Perhaps, as such, it’s no surprise that Taylor Deupree has stayed atop the microsound industry for so long. Besides such landmark solo releases as Stil and the slight recess of January; and collaborations in the past two years with Christopher Willits, Kenneth Kirschner and experimental Japanese trio Eisi, Deupree remains a steady presence in the art scene surrounding post-techno as a graphic designer and visual creator. His interests in the trappings of image and presentation have perhaps never been as prominent in his music as in Northern, which was recorded in upstate New York after leaving his Brooklyn home. The serene, severe composure of this more isolated setting can be heard in each of the album’s six frigid compositions. In fact, the album’s cover is the perfect representation of the music hid therein: stern but open, a border of white surrounding snow-dusted, winter-dead trees, one so vague and eternal it’s possible to read almost any desired subtext. It’s that edge of frame, that willingness to allow for any and all interpretation while hinting at one particular moment, that makes Northern, along with similar releases by Chihei Hatakeyama, Mountains, and Marsen Jules this year, one of 2006’s must-hear ambient releases.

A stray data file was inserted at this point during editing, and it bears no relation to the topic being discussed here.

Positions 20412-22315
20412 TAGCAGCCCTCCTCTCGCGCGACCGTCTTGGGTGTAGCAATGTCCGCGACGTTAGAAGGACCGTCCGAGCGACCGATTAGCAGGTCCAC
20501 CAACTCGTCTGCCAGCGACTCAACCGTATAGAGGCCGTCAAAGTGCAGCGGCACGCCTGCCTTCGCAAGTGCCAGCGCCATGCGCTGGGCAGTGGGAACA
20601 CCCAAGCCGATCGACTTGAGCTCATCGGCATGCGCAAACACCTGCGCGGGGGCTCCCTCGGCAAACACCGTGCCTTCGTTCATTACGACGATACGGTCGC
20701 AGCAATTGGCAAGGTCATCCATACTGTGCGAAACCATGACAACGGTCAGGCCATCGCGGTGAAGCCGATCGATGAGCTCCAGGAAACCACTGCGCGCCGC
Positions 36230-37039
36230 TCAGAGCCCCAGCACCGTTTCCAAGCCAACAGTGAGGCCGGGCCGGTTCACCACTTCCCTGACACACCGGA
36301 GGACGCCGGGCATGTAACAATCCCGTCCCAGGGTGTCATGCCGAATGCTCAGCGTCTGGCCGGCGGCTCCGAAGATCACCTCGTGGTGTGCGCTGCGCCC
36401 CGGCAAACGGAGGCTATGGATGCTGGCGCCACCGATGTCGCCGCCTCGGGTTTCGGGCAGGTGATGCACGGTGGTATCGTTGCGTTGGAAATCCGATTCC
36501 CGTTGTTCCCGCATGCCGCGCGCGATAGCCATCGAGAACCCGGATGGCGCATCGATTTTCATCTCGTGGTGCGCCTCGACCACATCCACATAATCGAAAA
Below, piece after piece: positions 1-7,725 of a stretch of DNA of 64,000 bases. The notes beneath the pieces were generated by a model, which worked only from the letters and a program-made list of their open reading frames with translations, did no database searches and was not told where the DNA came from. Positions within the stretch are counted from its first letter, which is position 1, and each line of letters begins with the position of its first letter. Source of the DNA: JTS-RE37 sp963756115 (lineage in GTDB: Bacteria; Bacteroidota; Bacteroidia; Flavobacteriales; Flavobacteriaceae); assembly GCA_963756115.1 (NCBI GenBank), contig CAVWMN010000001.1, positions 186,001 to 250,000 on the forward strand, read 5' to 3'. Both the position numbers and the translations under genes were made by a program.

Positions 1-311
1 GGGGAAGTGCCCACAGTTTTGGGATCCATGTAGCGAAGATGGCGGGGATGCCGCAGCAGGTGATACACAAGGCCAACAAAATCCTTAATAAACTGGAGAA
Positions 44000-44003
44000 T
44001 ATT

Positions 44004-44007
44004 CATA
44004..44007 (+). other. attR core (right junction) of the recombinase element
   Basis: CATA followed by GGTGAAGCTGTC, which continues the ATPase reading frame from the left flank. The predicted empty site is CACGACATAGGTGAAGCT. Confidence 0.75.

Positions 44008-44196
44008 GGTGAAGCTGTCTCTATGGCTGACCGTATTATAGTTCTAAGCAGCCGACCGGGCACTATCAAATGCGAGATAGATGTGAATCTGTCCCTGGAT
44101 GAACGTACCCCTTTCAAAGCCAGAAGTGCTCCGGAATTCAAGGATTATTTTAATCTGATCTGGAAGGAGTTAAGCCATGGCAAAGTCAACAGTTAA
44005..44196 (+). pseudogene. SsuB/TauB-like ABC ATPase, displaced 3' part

For the most part, Deupree relies on the same elements that have made his last few solo releases so exemplary. He spreads electric piano tones over still, revolving rings of sine wave and static pulp; as the electronic elements gain hold, his fleshy acoustics split the wire, crossed-over in texture as a melodica holds the horizon Deupree’s backlog of field recordings. Reminiscent, for example, of much of the textural transition between organics and electronics on Stil, opener “Everything’s Gone Grey” combines glowing sine waves with fractured chimes and slow gulfs of static, augmenting its gentle release with increasingly daybreak tones. The title track is likewise an exercise in extended restraint, pushing looped electric piano into gentle folds of noise until they both ascend into a powdery froth.
In the album’s second half, Deupree references Northern’s patient rise by tightening its loops and reintroducing a hush of pace. “Haze It May Be” is one of his most dizzying compositions yet, building a jagged tone into a choral outreach that uses its paucity of sound and noise to elevate the gurgling guitar loop Mountains would be proud of. Closer “November,” however, at first uses its prominent electric piano and melodica to disperse the album’s parlor-moon mood, starting all foul and Augustus Pablo before sheathing that riverside taunt with static and subtle reverb. But of course it dissolves—pulse silences instrument and hypnotism ensues. With Deupree, it has to. That’s his electronic memory bank of post-techno; slice up the odd slabs of today and reassemble them, out of place and sequence; allow them the odd genius of perpetuity, of repetitive, bleary-eyed recall.